2001 National Medal of Science Recipients

Updated June 26, 2020 | Infoplease Staff

Andreas Acrivos, Albert Einstein Professor of Science and Engineering, City College of the City University of New York, for his pioneering research in fluid mechanics and leadership in the fluid mechanics and chemical engineering communities.

Francisco J. Ayala, Donald Bren Professor of Biological Sciences, University of California at Irvine, for his theoretical and experimental discoveries on the origin of species, genetic diversity, and population dynamics that led to a new understanding of biological evolution, and for his distinguished contributions to education and the promotion of public understanding of science.

George F. Bass, Distinguished Professor Emeritus of Nautical Archaeology and Founder, The Institute of Nautical Archaeology, Texas A&M University, for pioneering ocean technology and creating a new branch of scholarship, nautical archaeology, which has furthered understanding of the histories of economics, technology, and literacy.

Mario R. Capecchi, Professor of Human Genetics, University of Utah School of Medicine, for his groundbreaking biomedical research, which has provided a powerful tool for understanding disease mechanisms and gene functions.

Marvin L. Cohen, University Professor of Physics, University of California at Berkeley, for his creation and application of a quantum theory for explaining and predicting properties of real materials, which formed the basis for semiconductor physics and nanoscience.

Ernest R. Davidson, Distinguished Professor and the Robert and Marjorie Mann Chair of Computational Quantum Chemistry, Indiana University, for his innovative leadership and numerous conceptual and algorithmic developments that led to the field of computational quantum chemistry and made possible the accurate modeling of chemical reactions and molecular response to radiation.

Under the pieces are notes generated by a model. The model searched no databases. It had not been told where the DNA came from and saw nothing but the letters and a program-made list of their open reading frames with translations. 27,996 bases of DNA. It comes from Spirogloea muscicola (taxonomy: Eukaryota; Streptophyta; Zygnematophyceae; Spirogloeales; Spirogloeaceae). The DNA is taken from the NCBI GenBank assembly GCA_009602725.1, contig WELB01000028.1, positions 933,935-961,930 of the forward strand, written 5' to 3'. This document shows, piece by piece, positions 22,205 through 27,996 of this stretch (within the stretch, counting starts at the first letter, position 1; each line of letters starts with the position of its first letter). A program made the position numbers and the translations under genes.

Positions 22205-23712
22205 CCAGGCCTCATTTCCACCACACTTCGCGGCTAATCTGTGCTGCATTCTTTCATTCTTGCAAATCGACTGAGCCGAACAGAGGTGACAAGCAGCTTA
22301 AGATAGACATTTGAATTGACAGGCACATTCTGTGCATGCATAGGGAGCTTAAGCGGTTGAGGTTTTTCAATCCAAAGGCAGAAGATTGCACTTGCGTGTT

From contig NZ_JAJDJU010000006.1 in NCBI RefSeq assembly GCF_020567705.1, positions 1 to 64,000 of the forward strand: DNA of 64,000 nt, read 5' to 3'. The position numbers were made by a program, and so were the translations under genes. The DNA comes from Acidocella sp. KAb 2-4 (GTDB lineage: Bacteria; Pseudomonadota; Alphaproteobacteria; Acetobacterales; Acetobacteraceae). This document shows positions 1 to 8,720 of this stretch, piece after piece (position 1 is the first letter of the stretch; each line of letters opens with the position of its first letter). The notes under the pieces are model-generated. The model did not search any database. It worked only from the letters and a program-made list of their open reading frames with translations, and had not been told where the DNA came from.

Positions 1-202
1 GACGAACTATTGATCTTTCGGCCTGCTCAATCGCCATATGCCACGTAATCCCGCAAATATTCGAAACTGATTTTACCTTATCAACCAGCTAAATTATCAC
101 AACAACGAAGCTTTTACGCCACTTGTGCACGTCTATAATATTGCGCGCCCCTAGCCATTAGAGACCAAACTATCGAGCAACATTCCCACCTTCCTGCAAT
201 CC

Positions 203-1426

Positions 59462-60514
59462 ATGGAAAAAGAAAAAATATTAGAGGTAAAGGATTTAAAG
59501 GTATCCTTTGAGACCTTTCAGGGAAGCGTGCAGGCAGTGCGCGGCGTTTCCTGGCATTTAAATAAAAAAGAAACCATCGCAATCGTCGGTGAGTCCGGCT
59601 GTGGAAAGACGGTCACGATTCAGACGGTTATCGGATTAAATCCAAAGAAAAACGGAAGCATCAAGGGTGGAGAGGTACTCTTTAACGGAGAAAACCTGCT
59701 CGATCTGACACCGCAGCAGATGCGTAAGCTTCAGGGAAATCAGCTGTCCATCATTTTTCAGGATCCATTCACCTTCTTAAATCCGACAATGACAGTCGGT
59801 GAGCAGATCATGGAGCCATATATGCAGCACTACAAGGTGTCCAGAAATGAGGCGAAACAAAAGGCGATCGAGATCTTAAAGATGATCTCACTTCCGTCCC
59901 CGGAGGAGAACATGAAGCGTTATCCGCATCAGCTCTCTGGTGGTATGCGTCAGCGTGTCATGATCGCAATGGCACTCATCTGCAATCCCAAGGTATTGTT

Raymond Davis, Research Professor, Brookhaven National Laboratory, for creating the first experiment to measure solar neutrino flux, continuing research on tracking the time dependence of the solar neutrino flux, and creating the new field of neutrino astronomy.

Ann M. Graybiel, Walter A. Rosenblith Professor of Neuroscience, Massachusetts Institute of Technology, for her pioneering contributions to the understanding of the anatomy and physiology of the brain, including the structure, chemistry, and function of the pathways involved in thought and movement.

Charles D. Keeling, Professor of Oceanography, Scripps Institution of Oceanography, for his pioneering and fundamental research on atmospheric and oceanic carbon dioxide, the basis for understanding the global carbon cycle and global warming.

Gene E. Likens, Director and President and G. Evelyn Hutchinson Chair in Ecology, Institute of Ecosystem Studies, for his discovery of acid rain in North America and his sustained leadership in developing the fields of ecology and ecosystem science.

Victor A. McKusick, University Professor of Medical Genetics, Professor of Biology, Professor of Epidemiology, and Professor of Medicine, Johns Hopkins University School of Medicine, for his contributions to the founding of medical genetics and the human genome project.

Calyampudi R. Rao, Eberly Professor in Statistics, Pennsylvania State University, for his pioneering contributions to statistical theory and methodology, which have enriched the physical, biological, mathematical, economic, and engineering sciences.

Gabor A. Somorjai, Professor of Chemistry and University Professor, University of California at Berkeley, for his innovative study of surfaces at the molecular level, which has revolutionized the way scientists think about chemical reactions and has contributed to the development of many useful products, including high-octane gasoline and plastic polymers.

Elias M. Stein, Albert Baldwin Dod Professor of Mathematics, Princeton University, for his contributions to mathematical analysis, especially harmonic analysis, partial differential equations, several complex variables, and representation theory.

Harold Varmus, President and Chief Executive Officer, Memorial Sloan-Kettering Cancer Center, for his codiscovery of the cellular origins of retroviral oncogenes, which heralded a new era in the control of human cancer, and for reinvigorating the nation's medical research enterprise.

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